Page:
Tree Genetics & Genomes

, 13:14

Unravelling genetic diversity and cultivar parentage in the Danish apple gene bank collection

  • Bjarne Larsen
  • Torben Bo Toldam-Andersen
  • Carsten Pedersen
  • Marian Ørgaard
Original Article

DOI: 10.1007/s11295-016-1087-7

Cite this article as:
Larsen, B., Toldam-Andersen, T.B., Pedersen, C. et al. Tree Genetics & Genomes (2017) 13: 14. doi:10.1007/s11295-016-1087-7
Part of the following topical collections:
  1. Germplasm Diversity


Characterization of apple germplasm is important for conservation management and breeding strategies. A set of 448 Malus domestica accessions, primarily of local Danish origin, were genotyped using 15 microsatellite markers. Ploidy levels were determined by flow cytometry. Special emphasis was given to pedigree reconstruction, cultivar fingerprinting and genetic clustering. A reference set of cultivars, mostly from other European countries, together with a private nursery collection and a small set of Malus sieversii, Malus sylvestris and small-fruited, ornamental Malus cultivars, was also included. The microsatellite markers amplified 17–30 alleles per loci with an average degree of heterozygosity at 0.78. We identified 104 (23%) duplicate genotypes including colour sports. We could infer first-degree relationships for many cultivars with previously unknown parentages. STRUCTURE analysis provided no evidence for a genetic structure but allowed us to present a putative genetic assembly that was consistent with both PCA analysis and parental affiliation. The Danish cultivar collection contains 10% duplicate genotypes including colour sports and 22% triploids. Many unique accessions and considerable genetic diversity make the collection a valuable resource within the European apple germplasm. The findings presented shed new light on the origin of Danish apple cultivars. The fingerprints can be used for cultivar identification and future management of apple genetic resources. In addition, future genome-wide association studies and breeding programmes may benefit from the findings concerning genetic clustering and diversity of cultivars.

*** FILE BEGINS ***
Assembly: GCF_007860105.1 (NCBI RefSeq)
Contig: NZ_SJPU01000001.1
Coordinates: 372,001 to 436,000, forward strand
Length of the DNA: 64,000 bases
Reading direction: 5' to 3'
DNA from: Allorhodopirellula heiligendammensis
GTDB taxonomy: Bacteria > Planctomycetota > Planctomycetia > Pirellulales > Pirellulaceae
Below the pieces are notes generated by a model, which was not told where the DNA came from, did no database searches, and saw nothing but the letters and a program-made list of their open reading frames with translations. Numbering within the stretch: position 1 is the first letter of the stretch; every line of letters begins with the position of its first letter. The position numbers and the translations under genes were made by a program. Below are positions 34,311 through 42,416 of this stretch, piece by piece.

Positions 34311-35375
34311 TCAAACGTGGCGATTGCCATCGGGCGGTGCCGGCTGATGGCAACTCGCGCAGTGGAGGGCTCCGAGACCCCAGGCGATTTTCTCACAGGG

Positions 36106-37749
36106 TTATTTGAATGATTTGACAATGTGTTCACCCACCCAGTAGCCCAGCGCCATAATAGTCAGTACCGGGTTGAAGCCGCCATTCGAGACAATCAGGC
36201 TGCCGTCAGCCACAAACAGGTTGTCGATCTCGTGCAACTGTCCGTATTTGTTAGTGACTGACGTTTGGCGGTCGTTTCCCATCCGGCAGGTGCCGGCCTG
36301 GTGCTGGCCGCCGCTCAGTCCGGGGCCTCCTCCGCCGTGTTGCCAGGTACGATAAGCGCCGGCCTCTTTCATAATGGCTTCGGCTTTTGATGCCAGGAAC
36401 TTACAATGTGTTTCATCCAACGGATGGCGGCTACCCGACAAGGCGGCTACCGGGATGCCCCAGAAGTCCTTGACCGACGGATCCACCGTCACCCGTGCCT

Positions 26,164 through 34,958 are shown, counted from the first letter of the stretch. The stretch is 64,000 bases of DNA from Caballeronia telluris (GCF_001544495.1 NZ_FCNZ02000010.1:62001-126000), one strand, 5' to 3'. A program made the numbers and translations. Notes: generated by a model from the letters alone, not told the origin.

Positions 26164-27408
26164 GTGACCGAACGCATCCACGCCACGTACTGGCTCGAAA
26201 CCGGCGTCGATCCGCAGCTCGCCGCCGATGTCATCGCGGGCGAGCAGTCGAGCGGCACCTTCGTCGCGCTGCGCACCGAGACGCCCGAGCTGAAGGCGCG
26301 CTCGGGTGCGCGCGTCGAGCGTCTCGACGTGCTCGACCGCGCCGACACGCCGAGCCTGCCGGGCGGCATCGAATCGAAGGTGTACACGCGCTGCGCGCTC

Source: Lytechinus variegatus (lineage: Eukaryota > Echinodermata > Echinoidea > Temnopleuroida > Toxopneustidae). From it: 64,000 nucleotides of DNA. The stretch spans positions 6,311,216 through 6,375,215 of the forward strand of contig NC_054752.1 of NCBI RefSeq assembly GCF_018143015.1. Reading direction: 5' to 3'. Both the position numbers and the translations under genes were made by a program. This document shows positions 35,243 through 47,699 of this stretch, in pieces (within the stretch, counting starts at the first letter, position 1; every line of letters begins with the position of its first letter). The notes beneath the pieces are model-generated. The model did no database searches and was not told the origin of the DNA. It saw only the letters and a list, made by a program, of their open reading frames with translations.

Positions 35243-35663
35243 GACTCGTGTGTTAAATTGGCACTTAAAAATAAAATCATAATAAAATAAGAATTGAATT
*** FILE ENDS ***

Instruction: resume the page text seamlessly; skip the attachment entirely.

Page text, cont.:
Malus domestica cultivars Germplasm Pedigree Genetic structure Microsatellites Ploidy 

Supplementary material

11295_2016_1087_MOESM1_ESM.pdf (75 kb)
Online Resource 1List of accessions and accession numbers. Accessions originate from the gene bank collection, “Pometet” (Taastrup, Copenhagen Region), University of Copenhagen, unless otherwise specified. (PDF 75 kb)
11295_2016_1087_MOESM2_ESM.pdf (10 kb)
Online Resource 2STRUCTURE analysis for 344 M. domestica cultivars. The graph shows delta K vs. K for K = 2–12, tested over 20 runs. (PDF 10 kb)
11295_2016_1087_MOESM3_ESM.pdf (60 kb)
Online Resource 3List of ploidy level for Malus domestica cultivars and M. sieversii, determined by flow cytometry. (PDF 60 kb)
11295_2016_1087_MOESM4_ESM.pdf (37 kb)
Online Resource 4Each horizontal row contains accessions with identical genotype profile of 15 SSR-loci. The duplicate genotypes are divided into four categories: previously (beige) and not previously reported synonyms (blue), subclones such as colour sports from an original genotype (red) and accessions from the private nursery collection Assens (green). (PDF 36 kb)
11295_2016_1087_MOESM5_ESM.pdf (57 kb)
Online Resource 5Network of first degree relationships. Arrows point from parent to offspring. Information given in each box: cultivar name, accession number, ploidy level, S-RNase alleles and approximate geographical origin and year of origin. (PDF 57 kb)

Funding information

Funder NameGrant NumberFunding Note

    Copyright information

    © Springer-Verlag Berlin Heidelberg 2017

    Authors and Affiliations

    • Bjarne Larsen
      • 1
    • Torben Bo Toldam-Andersen
      • 1
    • Carsten Pedersen
      • 1
    • Marian Ørgaard
      • 1
    1. 1.Department of Plant and Environmental SciencesUniversity of CopenhagenFrederiksberg CDenmark

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